Me and my boyfriend decided to start an ...

Asked by Phikela on 17-03-2023 02:30:09
Question posted in the General Law category relating to KwaZulu-Natal

Me and my boyfriend decided to start an uber business in 2019. I took a vehicle through the bank finance in May 2019 and we started the business and he was managing it. In March 2020, I took a second vehicle also on bank finance. Everything was going well until 2021 June, he started reporting problem after problem and breakdowns on vehicles. I have since been paying installments until today. In August 2022 I told him that I was over indebted and he took over the insurances but continued with the non payment. Beginning of March 2023 I told him to bring the vehicles back so I can return them to the bank and he has been refusing ever since. I would like to know what my options are since I have been to the police station and they told me they will not assist without a letter from the lawyer.

Message from the Lawyer

Posted by Att. Patrick on 17-03-2023 08:32:18

Hi there, 

I am a practicing attorney based in South Africa and I will assist you with your question. Please feel free to ask as many follow up questions in order to clarify your question. If you have a new question, you must please open a new thread.

So it sounds like you started a business with your brother in a partnership, whereby you would supply the vehicles to the business and your brother would manage the operations of the business. It sounds like your business is going through some hard times, financially speaking, and that your brother appears to want to continue with the business but you find yourself over-indebted and do not think that the business can continue the way that it is going.

What you need to do is to terminate the business through the partnership. You need to send your brother an email setting out that you no longer want to continue with the business because of financial issues, and that you are giving him notice that your partnership is terminating, and that you demand the return of your vehicles. 

You need to do this step to formally terminate the partnership. Otherwise if you just go to court your brother will say that there is an agreement between the two of you. You need to act first to cancel that agreement. Only then can you legally say "give me my cars back".

The police won't assist you because this isn't a criminal issue. It is a civil (business) dispute between two partners in a business. 

So what you might ultimately need to do is to apply to the magistrates court for an order that your brother hands the cars back to you. This would mean that you would need to launch a court application in the magistrates court and explain, in an affidavit, the whole background of the matter, and then tell the magistrate what you want. i.e. the return of your cars.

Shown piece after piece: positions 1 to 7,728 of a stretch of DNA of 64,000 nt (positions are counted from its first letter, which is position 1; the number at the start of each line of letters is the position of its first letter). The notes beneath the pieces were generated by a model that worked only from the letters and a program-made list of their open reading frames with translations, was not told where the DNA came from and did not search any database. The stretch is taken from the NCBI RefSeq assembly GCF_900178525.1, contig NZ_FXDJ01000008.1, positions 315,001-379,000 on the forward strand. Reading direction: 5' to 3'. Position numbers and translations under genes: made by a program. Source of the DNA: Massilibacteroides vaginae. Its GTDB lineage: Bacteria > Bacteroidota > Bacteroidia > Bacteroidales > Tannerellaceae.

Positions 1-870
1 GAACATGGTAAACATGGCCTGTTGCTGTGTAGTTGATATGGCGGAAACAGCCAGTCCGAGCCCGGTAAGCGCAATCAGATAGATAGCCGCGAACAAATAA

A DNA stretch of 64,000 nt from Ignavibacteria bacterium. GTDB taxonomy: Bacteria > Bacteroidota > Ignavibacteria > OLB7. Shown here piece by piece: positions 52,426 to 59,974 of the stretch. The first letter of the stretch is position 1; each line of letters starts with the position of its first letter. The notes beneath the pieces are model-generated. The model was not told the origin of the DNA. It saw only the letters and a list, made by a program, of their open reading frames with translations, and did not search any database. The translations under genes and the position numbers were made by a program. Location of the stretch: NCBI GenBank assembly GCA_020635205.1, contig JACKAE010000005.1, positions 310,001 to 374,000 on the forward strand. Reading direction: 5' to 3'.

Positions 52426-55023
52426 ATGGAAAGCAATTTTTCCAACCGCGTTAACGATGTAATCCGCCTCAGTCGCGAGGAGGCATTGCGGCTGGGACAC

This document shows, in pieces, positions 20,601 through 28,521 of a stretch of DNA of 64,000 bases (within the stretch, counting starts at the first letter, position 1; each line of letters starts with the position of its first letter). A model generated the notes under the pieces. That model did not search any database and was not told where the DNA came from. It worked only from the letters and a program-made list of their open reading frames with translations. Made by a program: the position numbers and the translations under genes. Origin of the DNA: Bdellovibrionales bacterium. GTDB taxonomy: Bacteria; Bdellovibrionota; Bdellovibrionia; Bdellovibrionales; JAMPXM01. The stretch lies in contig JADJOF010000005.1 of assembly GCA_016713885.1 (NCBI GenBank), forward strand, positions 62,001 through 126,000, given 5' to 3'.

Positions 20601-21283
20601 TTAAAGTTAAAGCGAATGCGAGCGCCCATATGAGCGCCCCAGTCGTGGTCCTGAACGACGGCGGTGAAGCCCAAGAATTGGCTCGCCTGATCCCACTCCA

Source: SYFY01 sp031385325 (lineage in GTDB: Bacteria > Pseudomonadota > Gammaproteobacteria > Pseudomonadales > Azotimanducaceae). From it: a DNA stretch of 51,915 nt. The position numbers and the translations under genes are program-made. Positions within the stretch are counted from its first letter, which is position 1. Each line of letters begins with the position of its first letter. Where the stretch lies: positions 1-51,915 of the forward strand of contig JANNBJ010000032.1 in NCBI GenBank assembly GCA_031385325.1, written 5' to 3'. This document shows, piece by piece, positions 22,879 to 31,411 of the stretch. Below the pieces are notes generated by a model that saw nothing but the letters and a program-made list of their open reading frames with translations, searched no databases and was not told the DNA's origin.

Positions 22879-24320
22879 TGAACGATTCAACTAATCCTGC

The magistrate will then grant a court order forcing your brother to return the cars to you. If he doesn't, then the sheriff would be authorised to go fetch them. 

Att. Patrick

If you would like to view the entire answer, you will need to either login or register a FREE account.


DISCLAIMER: Advice or answers from Lawyers on South African Legal Advice are not substitutes for the proper advice of an Lawyer. South African Legal Advice is a public forum and questions and responses are not private or confidential or protected by the attorney-client privilege. The Lawyer who assists with your question is not your Lawyer, and the response above is not to be considered to be legal advice. You should not read this response to propose specific action or address specific circumstances, but only to give you a sense of general principles of law that might affect the situation you describe. Application of these general principles to particular circumstances must be done by a lawyer who has spoken with you in confidence, learned all relevant information, and explored various options. Before acting on these general principles, you should hire a lawyer licensed to practice law in the jurisdiction to which your question pertains. The responses above are from individual Lawyers, not South African Legal Advice. The site and services are provided “as is”. This site is not for emergency questions which should be directed immediately by telephone or in-person to qualified professionals. Please carefully read the Terms of Service.